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Integrating Quotations

Integrating Quotations

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Integrating Quotations

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  1. Integrating Quotations

  2. Integrating Quotations (and Using Proper Punctuation) • You should never have a quotation standing alone as a complete sentence. • The Style Book compares quotations with helium balloons. We all know what happens when you let go of a helium balloon: it flies away.

  3. In a way, the same thing happens when you present a quotation that is standing all by itself in your writing, a quotation that is not "held down" by one of your own sentences. The quotation will seem disconnected from your own thoughts and from the flow of your sentences.

  4. There are at least four ways to integrate quotations.

  5. 1. Introduce the quotation with a complete sentence and a colon. • This is an easy rule to remember: if you use a complete sentence to introduce a quotation, you need a colon after the sentence. • Using a comma in this situation will create a comma splice, one of the serious sentence-boundary errors. • : = colon (not ; which is a semi-colon)

  6. 1. Introduce the quotation with a complete sentence and a colon. • Example: Thoreau ends his essay with a metaphor: "Time is but the stream I go a-fishing in."

  7. "says," "said," "thinks,” "believes," "pondered,“ "recalls,“ "questions," and "asks" (and many more). 2. Use an introductory or explanatory phrase, but not a complete sentence, separated from the quotation with a comma.■You should use a comma to separate your own words from the quotation when your introductory or explanatory phrase ends with a verb such as :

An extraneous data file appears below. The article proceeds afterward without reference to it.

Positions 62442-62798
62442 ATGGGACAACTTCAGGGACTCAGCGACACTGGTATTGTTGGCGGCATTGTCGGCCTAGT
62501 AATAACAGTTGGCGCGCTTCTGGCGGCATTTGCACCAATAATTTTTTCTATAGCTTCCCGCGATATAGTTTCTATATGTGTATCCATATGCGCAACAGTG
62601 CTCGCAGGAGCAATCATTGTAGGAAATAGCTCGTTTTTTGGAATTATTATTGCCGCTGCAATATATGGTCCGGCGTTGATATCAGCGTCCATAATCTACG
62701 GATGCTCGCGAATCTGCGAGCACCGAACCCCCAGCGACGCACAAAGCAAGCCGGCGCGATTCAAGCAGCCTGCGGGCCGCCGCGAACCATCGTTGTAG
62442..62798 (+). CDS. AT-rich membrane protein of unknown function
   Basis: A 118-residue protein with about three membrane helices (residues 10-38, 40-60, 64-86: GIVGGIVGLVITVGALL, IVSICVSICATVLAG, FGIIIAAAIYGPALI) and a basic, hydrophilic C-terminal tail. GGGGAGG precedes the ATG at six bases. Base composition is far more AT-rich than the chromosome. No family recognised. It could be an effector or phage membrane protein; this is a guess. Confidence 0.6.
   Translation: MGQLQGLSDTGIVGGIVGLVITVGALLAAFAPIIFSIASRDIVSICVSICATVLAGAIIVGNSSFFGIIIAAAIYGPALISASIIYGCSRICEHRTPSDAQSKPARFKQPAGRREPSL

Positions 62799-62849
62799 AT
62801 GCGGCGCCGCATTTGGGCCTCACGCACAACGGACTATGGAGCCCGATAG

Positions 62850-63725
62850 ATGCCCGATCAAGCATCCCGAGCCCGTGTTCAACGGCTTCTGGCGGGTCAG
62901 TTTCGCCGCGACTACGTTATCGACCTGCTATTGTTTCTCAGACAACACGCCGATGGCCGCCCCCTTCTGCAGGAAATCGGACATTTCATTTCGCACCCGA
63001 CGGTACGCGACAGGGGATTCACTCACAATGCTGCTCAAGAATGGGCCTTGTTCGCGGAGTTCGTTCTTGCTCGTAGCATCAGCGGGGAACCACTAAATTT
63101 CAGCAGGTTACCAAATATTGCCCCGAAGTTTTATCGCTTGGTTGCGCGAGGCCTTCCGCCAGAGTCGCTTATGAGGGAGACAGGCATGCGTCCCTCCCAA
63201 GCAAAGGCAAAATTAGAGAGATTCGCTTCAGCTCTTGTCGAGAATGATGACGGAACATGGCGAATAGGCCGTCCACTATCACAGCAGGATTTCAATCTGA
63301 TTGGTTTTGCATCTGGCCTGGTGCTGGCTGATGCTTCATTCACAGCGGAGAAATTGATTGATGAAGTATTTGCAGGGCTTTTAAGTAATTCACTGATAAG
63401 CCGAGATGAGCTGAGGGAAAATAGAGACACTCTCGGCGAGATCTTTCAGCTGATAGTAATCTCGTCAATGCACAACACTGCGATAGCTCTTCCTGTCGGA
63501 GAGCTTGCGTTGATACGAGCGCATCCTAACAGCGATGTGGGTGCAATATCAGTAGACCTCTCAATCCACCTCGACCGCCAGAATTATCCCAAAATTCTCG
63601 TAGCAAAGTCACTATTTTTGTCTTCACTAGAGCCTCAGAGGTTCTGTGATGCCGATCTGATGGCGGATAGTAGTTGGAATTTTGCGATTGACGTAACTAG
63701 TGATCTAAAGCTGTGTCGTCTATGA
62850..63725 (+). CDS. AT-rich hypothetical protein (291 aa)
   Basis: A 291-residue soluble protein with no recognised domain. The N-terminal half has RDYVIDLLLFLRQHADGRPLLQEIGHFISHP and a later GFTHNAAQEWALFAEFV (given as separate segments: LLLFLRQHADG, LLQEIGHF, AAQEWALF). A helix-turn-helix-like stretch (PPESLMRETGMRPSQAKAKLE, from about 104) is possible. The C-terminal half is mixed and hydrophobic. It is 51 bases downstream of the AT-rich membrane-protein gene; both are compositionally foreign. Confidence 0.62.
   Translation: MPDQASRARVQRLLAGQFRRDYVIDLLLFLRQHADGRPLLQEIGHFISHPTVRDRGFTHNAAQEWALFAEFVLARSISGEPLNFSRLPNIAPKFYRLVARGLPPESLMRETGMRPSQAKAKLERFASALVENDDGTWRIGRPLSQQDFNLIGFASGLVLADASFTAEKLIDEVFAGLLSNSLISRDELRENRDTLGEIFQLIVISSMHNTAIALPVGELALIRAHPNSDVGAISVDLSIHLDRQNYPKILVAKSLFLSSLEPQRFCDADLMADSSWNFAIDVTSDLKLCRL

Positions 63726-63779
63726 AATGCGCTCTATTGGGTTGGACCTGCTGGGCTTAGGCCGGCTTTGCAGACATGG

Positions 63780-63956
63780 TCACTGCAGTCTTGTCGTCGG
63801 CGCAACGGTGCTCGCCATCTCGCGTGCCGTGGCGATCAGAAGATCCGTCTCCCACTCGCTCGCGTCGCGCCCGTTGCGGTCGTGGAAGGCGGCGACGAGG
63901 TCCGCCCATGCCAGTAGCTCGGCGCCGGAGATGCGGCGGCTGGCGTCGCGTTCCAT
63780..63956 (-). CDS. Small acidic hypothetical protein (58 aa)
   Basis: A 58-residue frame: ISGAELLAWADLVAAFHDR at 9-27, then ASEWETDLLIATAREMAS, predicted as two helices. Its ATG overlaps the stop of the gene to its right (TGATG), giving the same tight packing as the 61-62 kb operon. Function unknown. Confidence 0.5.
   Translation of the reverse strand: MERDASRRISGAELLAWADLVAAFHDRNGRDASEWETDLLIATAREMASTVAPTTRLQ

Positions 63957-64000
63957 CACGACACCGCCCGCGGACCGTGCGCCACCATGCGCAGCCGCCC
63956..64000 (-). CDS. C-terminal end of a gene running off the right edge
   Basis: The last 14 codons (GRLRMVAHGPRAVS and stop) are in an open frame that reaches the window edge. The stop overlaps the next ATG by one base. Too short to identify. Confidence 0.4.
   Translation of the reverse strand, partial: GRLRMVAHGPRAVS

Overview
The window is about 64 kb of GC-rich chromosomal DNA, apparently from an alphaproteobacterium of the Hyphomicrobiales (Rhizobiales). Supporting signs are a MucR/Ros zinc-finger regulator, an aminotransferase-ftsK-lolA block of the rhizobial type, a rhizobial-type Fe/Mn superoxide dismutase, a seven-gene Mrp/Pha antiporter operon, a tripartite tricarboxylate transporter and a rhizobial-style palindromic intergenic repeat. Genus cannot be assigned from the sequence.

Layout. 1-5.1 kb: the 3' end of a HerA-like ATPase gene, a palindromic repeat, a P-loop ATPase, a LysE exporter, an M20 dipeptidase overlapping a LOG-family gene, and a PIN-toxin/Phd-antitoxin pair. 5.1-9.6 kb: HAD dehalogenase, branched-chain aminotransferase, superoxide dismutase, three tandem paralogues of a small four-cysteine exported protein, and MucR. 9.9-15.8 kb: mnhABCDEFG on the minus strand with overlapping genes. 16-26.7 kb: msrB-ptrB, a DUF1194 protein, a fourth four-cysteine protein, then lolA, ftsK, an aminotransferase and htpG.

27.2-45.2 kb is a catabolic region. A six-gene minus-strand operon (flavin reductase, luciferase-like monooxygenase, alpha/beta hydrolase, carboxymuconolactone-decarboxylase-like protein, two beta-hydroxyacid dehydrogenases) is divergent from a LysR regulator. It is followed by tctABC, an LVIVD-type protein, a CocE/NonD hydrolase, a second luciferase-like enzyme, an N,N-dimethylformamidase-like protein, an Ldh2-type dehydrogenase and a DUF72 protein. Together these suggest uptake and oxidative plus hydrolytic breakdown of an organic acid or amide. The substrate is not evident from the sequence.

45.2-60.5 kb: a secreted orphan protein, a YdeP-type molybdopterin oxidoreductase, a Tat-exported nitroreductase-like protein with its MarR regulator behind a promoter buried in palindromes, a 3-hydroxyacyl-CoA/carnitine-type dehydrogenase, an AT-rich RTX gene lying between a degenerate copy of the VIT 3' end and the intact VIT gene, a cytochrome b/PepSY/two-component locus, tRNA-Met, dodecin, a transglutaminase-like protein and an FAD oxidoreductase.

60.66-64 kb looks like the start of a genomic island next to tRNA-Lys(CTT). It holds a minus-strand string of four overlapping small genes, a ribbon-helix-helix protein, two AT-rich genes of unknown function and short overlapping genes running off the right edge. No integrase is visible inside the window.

8. 2. Use an introductory or explanatory phrase, but not a complete sentence, separated from the quotation with a comma. • You should also use a comma when you introduce a quotation with a phrase such as "According to Thoreau."

  9. 2. Use an introductory or explanatory phrase, but not a complete sentence, separated from the quotation with a comma. • Example: Thoreau asks, "Why should we live with such hurry and waste of life?“ • Example: According to Thoreau, "We do not ride on the railroad; it rides upon us."

  10. 3. Make the quotation a part of your own sentence without any punctuation between your own words and the words you are quoting by using “that”. • When “that” is used, "that" replaces the comma which would be necessary without "that" in the sentence.

  11. 3. Make the quotation a part of your own sentence without any punctuation between your own words and the words you are quoting by using “that”. • When you begin a sentence with a phrase such as "Thoreau says," you either can add a comma after "says," or you can add the word "that" with no comma.

  12. Rule #3 • Example: Thoreau argues that "shams and delusions are esteemed for soundest truths, while reality is fabulous.“ • Example: According to Thoreau, people are too often "thrown off the track by every nutshell and mosquito's wing that falls on the rails."

  13. 4. Use very short quotations--only a few words--as part of your own sentence. • When you integrate quotations in this way, you do not use any special punctuation. Instead, you should punctuate the sentence just as you would if all of the words were your own except - quotation marks around the quote (of course).

  14. 4. Use very short quotations--only a few words--as part of your own sentence. • Example: Thoreau argues that people blindly accept "shams and delusions" as the "soundest truths," while regarding reality as "fabulous."